Next, the Court addressed Defendants’ assertion that federal question jurisdiction was proper based on OCSLA. Put simply, OCSLA extends federal jurisdiction over cases arising out of any operation involving the development of minerals on the outer continental shelf. Typically, jack-up rigs and similar vessels that drill into the seabed satisfy the requirements. Santee argued that there was no federal jurisdiction under OCSLA because Santee’s petition did not allege that the DEEPWATER CONQUEROR was attached to the seabed. The Court, again, was unpersuaded since it was undisputed that the vessel was “performing drilling and completion operations . . . in connection with the development of hydrocarbons.”  Moreover, Defendants’ affidavits stated that the DEEPWATER CONQUEROR was, in fact, attached to the Outer Continental Shelf.

Then, the Court turned its attention to Defendants’ motions for summary judgment. Oceaneering’s motion for summary judgment was based on the determination that Santee was not a Jones Act seaman and therefore, Santee fell under the LHWCA. Due to the LHWCA’s exclusive remedy provision, Oceaneering, as Santee’s employer, was immune from tort liability. Santee argued that numerous fact issues existed as to whether he was a Jones Act seaman. The Court held that Santee’s “argument fail[ed]” since it was determined that Santee was not a Jones Act seaman and fraudulently pleaded his Jones Act claims. 

Transocean’s motion for summary judgment was also based on the LHWCA. Under the LHWCA, a vessel owner owes three duties to maritime workers aboard their vessels—turnover, active control, and intervention. Transocean did not owe any of the three duties to Santee because Santee had the final authority over ROV repairs and any hazards would have been open and obvious to him, the ROV area and equipment were exclusively controlled by Oceaneering’s staff, and there was no evidence that Transocean had actual knowledge of the alleged condition requiring any intervention on its behalf.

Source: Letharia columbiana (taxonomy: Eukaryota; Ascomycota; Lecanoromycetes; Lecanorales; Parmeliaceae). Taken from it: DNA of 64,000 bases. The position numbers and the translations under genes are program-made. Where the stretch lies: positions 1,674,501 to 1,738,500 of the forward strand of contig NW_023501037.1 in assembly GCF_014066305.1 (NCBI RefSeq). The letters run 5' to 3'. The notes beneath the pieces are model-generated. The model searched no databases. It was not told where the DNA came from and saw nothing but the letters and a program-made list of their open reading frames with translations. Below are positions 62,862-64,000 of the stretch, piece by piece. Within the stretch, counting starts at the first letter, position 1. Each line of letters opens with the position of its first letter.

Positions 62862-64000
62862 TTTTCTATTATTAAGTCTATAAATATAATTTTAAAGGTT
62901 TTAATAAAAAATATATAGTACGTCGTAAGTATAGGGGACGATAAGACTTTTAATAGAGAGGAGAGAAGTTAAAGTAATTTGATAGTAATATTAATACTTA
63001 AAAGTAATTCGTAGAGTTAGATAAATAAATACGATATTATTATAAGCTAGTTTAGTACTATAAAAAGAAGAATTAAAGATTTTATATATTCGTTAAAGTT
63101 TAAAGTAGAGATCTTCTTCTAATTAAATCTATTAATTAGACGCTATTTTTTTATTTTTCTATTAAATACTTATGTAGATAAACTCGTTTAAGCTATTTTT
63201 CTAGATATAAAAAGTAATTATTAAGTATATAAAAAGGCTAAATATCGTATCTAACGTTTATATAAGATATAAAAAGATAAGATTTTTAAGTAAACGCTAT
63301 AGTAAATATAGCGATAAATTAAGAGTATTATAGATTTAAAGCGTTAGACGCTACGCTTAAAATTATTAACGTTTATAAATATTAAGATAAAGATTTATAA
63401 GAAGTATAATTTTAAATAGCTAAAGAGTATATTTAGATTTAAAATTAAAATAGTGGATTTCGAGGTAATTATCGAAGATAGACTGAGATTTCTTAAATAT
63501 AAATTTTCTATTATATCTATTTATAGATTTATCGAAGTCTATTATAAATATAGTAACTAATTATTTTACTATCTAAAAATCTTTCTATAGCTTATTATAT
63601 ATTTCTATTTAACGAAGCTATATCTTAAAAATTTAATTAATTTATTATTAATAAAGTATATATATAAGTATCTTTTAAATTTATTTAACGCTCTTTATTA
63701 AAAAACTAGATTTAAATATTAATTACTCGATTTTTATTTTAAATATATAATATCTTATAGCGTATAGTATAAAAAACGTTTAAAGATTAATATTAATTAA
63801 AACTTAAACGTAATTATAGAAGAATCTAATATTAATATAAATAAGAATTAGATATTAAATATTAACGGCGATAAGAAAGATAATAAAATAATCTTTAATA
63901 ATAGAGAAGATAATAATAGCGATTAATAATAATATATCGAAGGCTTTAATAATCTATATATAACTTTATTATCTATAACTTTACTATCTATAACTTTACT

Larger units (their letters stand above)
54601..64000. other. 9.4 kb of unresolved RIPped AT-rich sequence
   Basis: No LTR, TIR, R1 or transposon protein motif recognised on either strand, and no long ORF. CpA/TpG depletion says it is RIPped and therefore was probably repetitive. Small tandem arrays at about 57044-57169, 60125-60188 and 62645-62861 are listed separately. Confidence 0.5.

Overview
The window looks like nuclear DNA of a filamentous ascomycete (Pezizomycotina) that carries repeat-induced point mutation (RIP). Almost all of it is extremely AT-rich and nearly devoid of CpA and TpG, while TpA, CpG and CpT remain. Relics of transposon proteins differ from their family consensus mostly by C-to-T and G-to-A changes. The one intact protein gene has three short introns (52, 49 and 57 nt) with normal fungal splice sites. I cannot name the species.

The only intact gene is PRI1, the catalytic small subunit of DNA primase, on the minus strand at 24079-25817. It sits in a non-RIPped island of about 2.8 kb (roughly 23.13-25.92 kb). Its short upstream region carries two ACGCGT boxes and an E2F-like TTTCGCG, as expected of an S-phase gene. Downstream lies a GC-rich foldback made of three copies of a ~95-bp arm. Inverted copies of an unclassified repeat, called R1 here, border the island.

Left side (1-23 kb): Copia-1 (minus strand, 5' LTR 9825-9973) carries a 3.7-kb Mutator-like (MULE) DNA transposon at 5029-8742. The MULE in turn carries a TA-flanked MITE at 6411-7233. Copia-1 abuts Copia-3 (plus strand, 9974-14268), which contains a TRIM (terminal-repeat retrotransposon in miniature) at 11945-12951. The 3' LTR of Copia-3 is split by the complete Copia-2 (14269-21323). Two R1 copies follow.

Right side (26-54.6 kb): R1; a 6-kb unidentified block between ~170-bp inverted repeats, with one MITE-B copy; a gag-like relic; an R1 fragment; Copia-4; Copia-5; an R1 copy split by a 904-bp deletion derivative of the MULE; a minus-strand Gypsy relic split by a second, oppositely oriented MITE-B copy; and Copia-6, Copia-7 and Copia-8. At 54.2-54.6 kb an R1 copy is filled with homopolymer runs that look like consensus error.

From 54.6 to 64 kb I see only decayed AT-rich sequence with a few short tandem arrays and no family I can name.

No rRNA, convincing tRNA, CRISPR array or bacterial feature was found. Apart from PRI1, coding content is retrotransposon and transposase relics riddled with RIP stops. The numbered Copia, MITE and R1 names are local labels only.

Additionally, the LHWCA prohibits claims based on the warranty of seaworthiness. Santee asserted that he could maintain his claim of unseaworthiness because he was injured while doing the work of a seaman. The Fifth Circuit, however, rejected Santee’s “factual leaps” and classified his arguments as “a misreading of circuit precedent.”   

Lastly, the Court addressed Chevron’s motion for summary judgment, which Liskow successfully secured in 2023.  Santee’s claim of “implied authorization of negligent actions” against Chevron fell flat since Chevron lacked operational control and did not set workplace safety rules or policies.  In fact, Oceaneering was designated in its contract with Chevron as an independent contractor with complete control and supervision over its workers, and Oceaneering owned and operated the ROV equipment.  As to Santee’s unseaworthiness claim, Chevron chartered the DEEPWATER CONQUEROR but did not furnish the crew or maintain the vessel, thus alleviating any duty to furnish a vessel reasonably fit for its intended purpose.  As such, the Court affirmed the district court’s grant of all-three Defendants’ motions for summary judgment. Liskow’s trial team consisted of Michael Golemi and Alma Shields.

This case presented the perfect opportunity for the Court to reiterate, and clarify where necessary, the elements which determine whether a maritime worker qualifies as a Jones Act seaman. Further, due to the contractual and operational complexities that commonly exist between corporate entities that charter, operate, and own vessels, this case provided the Court with the occasion to address vessel owner and operator duties as they apply to seaman and maritime workers under the LHWCA, OCSLA, and the Jones Act. 

If you have questions about the LHWCA, OCSLA, or the Jones Act, contact Michael Golemi, David Reisman, and Elizabeth Strunk. To read more about Liskow’s Maritime team, click here.